6 June, 1998

<fontfamily>Times_New_Roman<bigger><bigger>TEA Journal

Day 7


The ship is still in some very heavy first year ice and progress is very slow. We are having to do a lot of backing and ramming which is time consuming and makes for a bit of a rough ride. The weather has turned absolutely gorgeous and the sun is shining everywhere all the time. The temperatures are above freezing and there is very little wind today. All in all, a beautiful day in the arctic!

We are trying to make way to a large polynya that lies between Cape Lisburne and Pt. Franklin off the NW coast of Alaska. Once there we hope to steam to within helicopter range of Barrow and then stop and do an open water station while the chopper goes to Barrow to get a part for the ROV. It is taking longer than expected to get to the chopper take off position because of the heavy ice we are currently experiencing but it appears that the ice concentration might actually decrease in some areas north of here.

Aaron, Terry, and myself went out in the chopper today to collect ice cores and sediment samples. There is a tremendous amount of "dirty" ice around and that is the stuff that interests the CRREL group. We flew to two separate locations and took two cores from each site. Plenty of sediment to collect and a couple items not usually seen on the surface of pack ice. We found several bi-valve (clam) shells, a snail shell, a couple of leaves, and a small spider actually crawled across the jar in which Aaron was collecting sediment. It made for lots of conversation about the mechanisms by which these items might have come to be here. Birds were one possibility for the shells and the leaves could certainly have been transported by water and wind. We are only about 30 miles off the coast so the interaction between land and sea would be much greater here than at some location farther out.

Aaron got a lesson on how to run the Jiffy motor and take an ice core. When the machinery runs well it is a real piece of cake but things don't always go so well. During AWS 96 we stuck the barrel in the ice and had to work for several hours with ice axes and chipping bars to remove it. The barrels are quite expensive and well worth a few hours of time to recover.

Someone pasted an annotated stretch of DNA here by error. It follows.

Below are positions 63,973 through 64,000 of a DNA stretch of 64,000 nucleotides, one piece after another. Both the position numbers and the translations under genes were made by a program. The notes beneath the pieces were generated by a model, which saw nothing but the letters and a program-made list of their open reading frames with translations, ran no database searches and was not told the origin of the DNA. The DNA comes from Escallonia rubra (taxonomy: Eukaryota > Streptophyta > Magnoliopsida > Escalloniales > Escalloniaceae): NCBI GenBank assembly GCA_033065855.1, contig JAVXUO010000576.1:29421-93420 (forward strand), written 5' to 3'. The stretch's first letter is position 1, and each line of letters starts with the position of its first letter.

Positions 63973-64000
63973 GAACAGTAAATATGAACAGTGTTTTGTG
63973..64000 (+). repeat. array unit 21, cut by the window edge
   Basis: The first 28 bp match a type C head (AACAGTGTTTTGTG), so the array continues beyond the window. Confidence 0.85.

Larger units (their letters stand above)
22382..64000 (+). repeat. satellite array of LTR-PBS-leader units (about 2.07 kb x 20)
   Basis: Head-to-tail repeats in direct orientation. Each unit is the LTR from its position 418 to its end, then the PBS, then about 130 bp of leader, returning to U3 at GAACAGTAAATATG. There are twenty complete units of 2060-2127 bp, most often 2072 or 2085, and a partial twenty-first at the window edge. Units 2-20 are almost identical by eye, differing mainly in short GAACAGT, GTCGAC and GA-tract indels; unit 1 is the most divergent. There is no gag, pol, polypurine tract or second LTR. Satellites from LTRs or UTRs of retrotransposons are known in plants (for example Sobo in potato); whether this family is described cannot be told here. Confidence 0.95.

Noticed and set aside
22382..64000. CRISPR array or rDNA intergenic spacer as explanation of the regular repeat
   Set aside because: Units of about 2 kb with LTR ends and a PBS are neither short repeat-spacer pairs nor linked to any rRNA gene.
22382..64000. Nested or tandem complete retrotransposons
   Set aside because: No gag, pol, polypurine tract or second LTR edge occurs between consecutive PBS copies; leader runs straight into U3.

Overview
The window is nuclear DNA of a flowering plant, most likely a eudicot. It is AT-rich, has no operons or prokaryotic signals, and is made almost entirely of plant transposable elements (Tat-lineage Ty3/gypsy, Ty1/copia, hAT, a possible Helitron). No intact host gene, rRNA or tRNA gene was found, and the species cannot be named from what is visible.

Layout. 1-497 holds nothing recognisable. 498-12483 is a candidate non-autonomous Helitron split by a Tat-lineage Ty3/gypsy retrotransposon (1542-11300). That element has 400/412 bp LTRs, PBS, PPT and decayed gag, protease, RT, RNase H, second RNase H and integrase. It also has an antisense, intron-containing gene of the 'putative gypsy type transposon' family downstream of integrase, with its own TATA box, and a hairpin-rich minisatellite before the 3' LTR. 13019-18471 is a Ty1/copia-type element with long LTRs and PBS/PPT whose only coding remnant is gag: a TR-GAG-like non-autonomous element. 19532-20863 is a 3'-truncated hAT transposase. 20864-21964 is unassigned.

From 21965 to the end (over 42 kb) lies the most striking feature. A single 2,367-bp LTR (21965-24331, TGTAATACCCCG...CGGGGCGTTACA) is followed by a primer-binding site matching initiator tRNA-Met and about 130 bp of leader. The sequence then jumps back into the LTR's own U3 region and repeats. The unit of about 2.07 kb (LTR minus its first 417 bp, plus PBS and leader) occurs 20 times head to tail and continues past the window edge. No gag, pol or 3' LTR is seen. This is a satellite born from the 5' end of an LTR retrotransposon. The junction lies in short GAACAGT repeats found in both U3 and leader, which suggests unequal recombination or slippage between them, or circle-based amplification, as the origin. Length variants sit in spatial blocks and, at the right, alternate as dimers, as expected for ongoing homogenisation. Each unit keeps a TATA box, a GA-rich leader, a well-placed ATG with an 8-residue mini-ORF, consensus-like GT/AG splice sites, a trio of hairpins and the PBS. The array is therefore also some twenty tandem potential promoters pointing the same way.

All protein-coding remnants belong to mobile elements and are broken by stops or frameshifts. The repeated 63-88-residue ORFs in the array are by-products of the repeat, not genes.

As we were out working on the ice the ship was visible several miles to the south of us. During this time the ship hit a pocket of thinner ice and it was quite a sight to see the vessel steadily moving through the ice. From our vantage point, and certainly from our experiences the ice is very solid and for all practical foot powered purposes very much like land. To see the vessel move through this solid whit landscape is a very impressive sight and one that I will not soon forget.

Once back aboard and with a belly full of pizza (Saturday night is pizza night!) it was time for Aaron and I to do the chlorophyll tests on the ice core that we took two days ago. This involves filtering the melted ice sections which allows all the photosynthetic pigments to be trapped on the filter paper. The filter paper is then put into a solvent which allows the pigments to go back into solution and portions of that solution are measured for amount and type of chlorophyll..

The piece of equipment that is used to test for the presence and quantity of chlorophyll is called a fluorometer . It works by shining an ultra-violet light of a specific wave length at the sample. The wave length is such that it will excite the photosynthetic pigments and cause little sub-atomic parcticles called photons to be shot out of the atoms in the sample. A detector in the machine "reads" the number of photons emitted which is then used as a basis for determining how much pigment is in the sample. The more photons detected, the more chlorophyll in the sample. Sometimes there is so much chlorophyll in the sample that the detector goes off the scale. In these cases the sample must be diluted by half and run through again. If the amount of chlorophyll is very high it must be diluted several times before the reading is such that it stays on the scale.

Given that ice algae is one of the factors that almost all the researchers are looking at on this trip the data that is provided by the fluorometer is of importance to everybody. The ice people are finding large concentrations of algae in the bottom layer of ice and the mud people are finding large amounts in the upper layers of bottom samples. The water people are looking at what effects the algae has on the water as it sinks from the surface to the bottom.

As the day draws to a close the ship is making much better headway than earlier in the day. The ice seems to be under less pressure and the ridges are fewer in number than this morning. The Alaska coast is visible off the starboard side and I feel like I am back in my neighborhood.

What a great day in the arctic!


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